“It’s in the can…!”

Three little letters; such an unobtrusive little word – Can. It pops up in all sorts of local and popular vernacular. A positive little word – “I can.” In the recording and film industries – “it's in the can…” – again, positive use, indicating a successful shot or take (the “can” referring to the metal container used to hold exposed movie film or the print to be projected at the cinema). Or then there's the use with slightly more slang humour – “he's stuck in the can” – referring to someone who has been in the lavatory rather a long time!

Image of the Author at the Gulf of Georgia Cannery

The Author

For the good, hardworking folk of the Steveston district of Richmond, BC, “can” had a rather more basic, perhaps ominous, meaning, for in this case, that little word denoted the small cylindrical container that contained… Fish. Lots of it. For Steveston lies on the banks of the mighty Fraser River, just before it drains into the Pacific Ocean. And the Fraser often has lots and lots of fish – Salmon. Once a year, the salmon return to their birth places up-river to spawn anew, the famed “Salmon Run”, some years up to tens of millions of individuals making the arduous trip against the flow of the water. For centuries, the fish would have just the natives – early humans and bears – to survive on their journeys, but then came the Industrial Revolution, the sudden upsurge of human ingenuity, and the mechanization of all sorts of everyday activities, including food production.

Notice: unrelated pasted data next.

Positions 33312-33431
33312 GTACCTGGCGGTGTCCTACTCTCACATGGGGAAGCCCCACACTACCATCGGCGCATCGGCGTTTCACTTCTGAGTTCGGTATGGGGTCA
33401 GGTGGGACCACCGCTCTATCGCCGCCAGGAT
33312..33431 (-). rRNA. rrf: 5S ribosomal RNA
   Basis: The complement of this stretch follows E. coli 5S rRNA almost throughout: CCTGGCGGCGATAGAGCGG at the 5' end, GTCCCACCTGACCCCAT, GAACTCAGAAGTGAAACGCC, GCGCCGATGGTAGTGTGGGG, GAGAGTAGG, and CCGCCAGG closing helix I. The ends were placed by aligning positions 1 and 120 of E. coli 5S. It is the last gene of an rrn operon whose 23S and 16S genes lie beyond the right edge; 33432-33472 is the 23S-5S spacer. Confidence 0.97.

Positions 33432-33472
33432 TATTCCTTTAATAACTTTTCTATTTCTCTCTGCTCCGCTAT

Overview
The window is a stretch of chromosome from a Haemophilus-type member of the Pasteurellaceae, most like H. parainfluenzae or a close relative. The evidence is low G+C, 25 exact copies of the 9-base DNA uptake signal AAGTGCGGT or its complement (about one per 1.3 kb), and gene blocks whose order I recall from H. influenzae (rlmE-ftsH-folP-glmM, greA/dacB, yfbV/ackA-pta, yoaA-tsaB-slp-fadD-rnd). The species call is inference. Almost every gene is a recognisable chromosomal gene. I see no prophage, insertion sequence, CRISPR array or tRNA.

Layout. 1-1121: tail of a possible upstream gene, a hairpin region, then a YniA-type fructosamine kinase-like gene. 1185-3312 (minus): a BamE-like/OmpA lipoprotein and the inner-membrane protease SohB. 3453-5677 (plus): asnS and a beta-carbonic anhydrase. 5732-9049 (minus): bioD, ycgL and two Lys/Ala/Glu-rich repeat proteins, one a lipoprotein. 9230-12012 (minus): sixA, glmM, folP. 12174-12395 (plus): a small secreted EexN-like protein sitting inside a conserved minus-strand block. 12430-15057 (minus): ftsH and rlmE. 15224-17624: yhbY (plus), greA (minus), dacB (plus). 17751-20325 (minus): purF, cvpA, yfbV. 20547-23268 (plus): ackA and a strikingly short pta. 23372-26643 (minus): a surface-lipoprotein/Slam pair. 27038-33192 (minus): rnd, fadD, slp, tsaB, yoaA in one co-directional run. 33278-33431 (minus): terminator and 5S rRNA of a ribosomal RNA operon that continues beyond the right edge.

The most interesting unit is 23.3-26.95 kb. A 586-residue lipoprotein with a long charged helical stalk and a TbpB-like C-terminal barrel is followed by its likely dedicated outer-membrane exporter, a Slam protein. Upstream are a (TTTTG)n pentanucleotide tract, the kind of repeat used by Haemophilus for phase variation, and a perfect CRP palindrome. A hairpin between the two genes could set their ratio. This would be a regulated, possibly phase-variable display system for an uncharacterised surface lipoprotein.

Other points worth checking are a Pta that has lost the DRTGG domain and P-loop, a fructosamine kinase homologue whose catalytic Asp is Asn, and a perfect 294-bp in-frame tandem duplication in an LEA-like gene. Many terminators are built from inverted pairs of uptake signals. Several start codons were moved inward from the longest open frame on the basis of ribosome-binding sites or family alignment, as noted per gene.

With all these fish systematically being caught on the river, and hungry mouths to be fed all year round, some way had to be found of preserving the food, which would otherwise perish within just a few days. And the answer then was – CANNING. All along the Fraser River delta, canneries sprang up, hot, smelly, often dangerous, places devoted to the mechanical packaging of all this fish product into tins.

Image of mechanical knives

Whirling knives, no guard...

Here in the early 21st Century, pretty much all of these canneries have now disappeared, but a story remains of the sweat, toil, and often sheer personal sacrifice, of the people that worked in them – mostly folk from overseas, paid very little, and kept out of sight and out of mind by the more affluent classes of the population who hungrily and eagerly consumed the product without any more thought towards it other than perhaps how cheaply and conveniently it could be had from the local shop.

Image showing muck and grime

Tour guide Anna, on the subject of muck and grime